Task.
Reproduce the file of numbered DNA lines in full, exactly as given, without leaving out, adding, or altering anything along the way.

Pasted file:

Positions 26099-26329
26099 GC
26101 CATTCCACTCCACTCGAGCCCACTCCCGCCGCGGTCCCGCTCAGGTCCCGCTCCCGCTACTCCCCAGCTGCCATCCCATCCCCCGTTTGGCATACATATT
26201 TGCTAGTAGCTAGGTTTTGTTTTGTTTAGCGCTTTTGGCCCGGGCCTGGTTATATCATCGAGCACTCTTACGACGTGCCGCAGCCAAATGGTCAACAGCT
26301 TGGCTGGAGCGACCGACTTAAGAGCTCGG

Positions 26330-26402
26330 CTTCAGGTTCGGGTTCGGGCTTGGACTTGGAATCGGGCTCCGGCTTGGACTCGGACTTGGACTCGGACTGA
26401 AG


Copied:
Positions 26099-26329
26099 GC
26101 CATTCCACTCCACTCGAGCCCACTCCCGCCGCGGTCCCGCTCAGGTCCCGCTCCCGCTACTCCCCAGCTGCCATCCCATCCCCCGTTTGGCATACATATT
26201 TGCTAGTAGCTAGGTTTTGTTTTGTTTAGCGCTTTTGGCCCGGGCCTGGTTATATCATCGAGCACTCTTACGACGTGCCGCAGCCAAATGGTCAACAGCT
26301 TGGCTGGAGCGACCGACTTAAGAGCTCGG

Positions 26330-26402
26330 CTTCAGGTTCGGGTTCGGGCTTGGACTTGGAATCGGGCTCCGGCTTGGACTCGGACTTGGACTCGGACTGA
26401 AG